By Jim Ellis
July 1, 2019 — The first Democratic candidate forum is in the books, and the question being posed is how the various performances over the two-night process will affect the candidates’ standing.
On the first night, Sen. Elizabeth Warren (D-MA), really the only top-tier candidate on stage, seemed to dominate the proceedings and clearly scored with her hard left base … a constituency she must wrest away from Sen. Bernie Sanders in order to become a major threat to win the nomination. Some post-debate polling suggests that Rep. Tulsi Gabbard (D-HI) is the lower-tier candidate who significantly improved her standing from the first night group, but she still may not be able to break through to the top.
The general consensus for the candidate performing the worst on the first night, even though he rated his own performance as an “A”, was former Texas congressman, Beto O’Rourke. His attempt at answering questions in Spanish did not seem to be well delivered or received.
The second night, Thursday night, the center stage seemed to go to a pair of candidates, California Sen. Kamala Harris and South Bend, Ind., Mayor Pete Buttigieg. Sen. Harris scored points in bringing the out of control group to order early, and then directly confronted former Vice President Joe Biden on his busing position from decades ago. Even Biden’s explanation of him opposing the Department of Education’s policy was fumbling and incorrect. The votes they were discussing occurred in 1975. The Department of Education didn’t even come into existence until 1979.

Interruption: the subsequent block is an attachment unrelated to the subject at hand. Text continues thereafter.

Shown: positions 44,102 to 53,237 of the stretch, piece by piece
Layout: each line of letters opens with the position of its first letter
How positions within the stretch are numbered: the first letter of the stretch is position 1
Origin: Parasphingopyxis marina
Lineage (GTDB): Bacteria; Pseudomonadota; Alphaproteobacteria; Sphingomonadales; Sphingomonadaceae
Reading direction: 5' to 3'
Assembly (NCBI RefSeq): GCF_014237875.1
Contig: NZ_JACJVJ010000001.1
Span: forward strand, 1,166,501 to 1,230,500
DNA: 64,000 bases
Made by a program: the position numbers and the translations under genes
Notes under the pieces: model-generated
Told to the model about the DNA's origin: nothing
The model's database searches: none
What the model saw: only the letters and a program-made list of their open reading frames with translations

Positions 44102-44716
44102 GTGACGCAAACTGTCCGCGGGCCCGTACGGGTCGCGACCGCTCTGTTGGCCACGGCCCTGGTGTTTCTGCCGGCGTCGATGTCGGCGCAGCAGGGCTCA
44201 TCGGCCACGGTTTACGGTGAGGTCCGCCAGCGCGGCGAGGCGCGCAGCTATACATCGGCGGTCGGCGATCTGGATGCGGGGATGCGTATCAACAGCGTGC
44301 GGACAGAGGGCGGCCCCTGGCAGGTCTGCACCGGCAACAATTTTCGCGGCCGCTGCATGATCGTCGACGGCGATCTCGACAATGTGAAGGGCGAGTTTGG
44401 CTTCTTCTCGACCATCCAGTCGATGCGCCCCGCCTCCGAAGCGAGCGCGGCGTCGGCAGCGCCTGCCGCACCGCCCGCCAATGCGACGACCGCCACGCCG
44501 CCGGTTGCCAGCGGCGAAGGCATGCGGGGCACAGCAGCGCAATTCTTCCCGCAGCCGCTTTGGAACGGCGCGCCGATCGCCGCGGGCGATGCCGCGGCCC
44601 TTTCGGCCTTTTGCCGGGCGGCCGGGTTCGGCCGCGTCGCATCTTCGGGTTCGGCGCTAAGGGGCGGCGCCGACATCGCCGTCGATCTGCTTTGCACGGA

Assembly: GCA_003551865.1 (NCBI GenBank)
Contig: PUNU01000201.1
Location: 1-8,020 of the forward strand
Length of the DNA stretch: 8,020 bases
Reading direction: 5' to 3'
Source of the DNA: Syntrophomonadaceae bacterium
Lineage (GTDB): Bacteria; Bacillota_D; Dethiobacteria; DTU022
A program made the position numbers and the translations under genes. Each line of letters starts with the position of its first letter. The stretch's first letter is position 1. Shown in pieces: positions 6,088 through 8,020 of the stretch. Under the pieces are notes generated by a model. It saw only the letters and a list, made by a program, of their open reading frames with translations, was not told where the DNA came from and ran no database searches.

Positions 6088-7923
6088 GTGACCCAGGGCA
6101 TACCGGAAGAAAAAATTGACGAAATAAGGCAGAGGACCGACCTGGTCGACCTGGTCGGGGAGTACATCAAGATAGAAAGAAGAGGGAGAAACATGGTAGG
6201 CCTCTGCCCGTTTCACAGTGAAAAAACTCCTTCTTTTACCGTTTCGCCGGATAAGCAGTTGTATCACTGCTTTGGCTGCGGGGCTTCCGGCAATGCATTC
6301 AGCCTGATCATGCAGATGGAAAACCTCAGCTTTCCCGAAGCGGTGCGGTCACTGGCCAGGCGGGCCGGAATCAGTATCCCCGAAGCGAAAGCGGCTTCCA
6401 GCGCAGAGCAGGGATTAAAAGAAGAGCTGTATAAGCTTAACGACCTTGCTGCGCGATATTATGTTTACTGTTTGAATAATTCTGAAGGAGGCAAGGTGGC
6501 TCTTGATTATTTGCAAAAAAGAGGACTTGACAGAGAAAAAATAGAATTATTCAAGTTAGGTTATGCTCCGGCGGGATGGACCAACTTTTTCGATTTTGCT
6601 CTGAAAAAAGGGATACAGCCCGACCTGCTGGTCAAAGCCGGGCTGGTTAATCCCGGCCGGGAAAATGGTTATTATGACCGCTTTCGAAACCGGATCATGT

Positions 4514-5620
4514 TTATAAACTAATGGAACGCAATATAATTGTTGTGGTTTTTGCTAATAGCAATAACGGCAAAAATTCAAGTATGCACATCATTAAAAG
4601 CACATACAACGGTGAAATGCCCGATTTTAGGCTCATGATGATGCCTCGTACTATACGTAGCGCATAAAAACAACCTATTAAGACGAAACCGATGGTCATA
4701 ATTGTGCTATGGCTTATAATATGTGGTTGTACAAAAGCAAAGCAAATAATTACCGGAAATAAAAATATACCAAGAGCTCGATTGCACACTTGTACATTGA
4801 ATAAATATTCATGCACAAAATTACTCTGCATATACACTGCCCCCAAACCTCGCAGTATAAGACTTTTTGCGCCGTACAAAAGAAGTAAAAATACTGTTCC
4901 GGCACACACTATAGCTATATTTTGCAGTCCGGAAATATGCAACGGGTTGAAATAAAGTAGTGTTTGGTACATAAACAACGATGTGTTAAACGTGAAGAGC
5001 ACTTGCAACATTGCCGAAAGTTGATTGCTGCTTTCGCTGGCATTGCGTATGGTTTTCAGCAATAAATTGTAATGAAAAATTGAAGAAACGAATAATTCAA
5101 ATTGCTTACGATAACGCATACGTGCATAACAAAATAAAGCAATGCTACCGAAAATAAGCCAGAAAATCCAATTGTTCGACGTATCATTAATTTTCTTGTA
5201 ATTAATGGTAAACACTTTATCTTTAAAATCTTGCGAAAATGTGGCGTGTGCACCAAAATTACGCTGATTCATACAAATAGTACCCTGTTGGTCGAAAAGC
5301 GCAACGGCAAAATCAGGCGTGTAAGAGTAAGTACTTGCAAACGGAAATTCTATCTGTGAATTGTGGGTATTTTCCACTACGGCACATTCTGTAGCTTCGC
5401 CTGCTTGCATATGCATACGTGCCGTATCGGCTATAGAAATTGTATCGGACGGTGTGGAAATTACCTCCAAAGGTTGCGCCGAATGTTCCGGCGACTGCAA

Mayor Buttigieg needed a strong performance to solidify his early rise in the polls, and it appears he delivered. He seemed to successfully diffuse the point about the police shooting in his home of South Bend by simply admitting that he failed to do the job. There wasn’t much to say on the topic after that, and none of the other candidates brought it back after Rep. Eric Swalwell (D-CA) made a follow-up point that he should have fired the police chief.
Now, we will see how the candidates fare in post-debate polling, and whether their strategies change.
With the TV ratings in for both nights of the debate – the first night drew 15.26 million viewers, and Thursday night’s headliners drew about a 15 percent larger audience, roughly 18.1 million viewers – things could begin to change. It wouldn’t be surprising to see Biden’s lead begin to dissipate – he already has been showing cracks in some places – and Harris and Buttigieg regaining some of the support they looked to be losing in the most recent polls is probable. O’Rourke may have a difficult time of ever rebounding into the top tier, and Sanders likely did little to change his base of support.
Many believe Sanders has a ceiling and cannot break through to gain a majority. If that proves true, it will be curious to see whether or not he falls in behind the nominee or even thinks about going his own way as an Independent candidate (since he actually is, after all, an Independent party senator from Vermont who caucuses with the Democrats but who filed as a Democratic candidate to run for the 2020 presidential election).
With 11 more debates to go, and five more this year, the impressions of this first forum will likely soon fade. But, marks were made in this two-night forum and points established. The candidates now have a foothold as to where they can begin to formulate a final nomination victory strategy.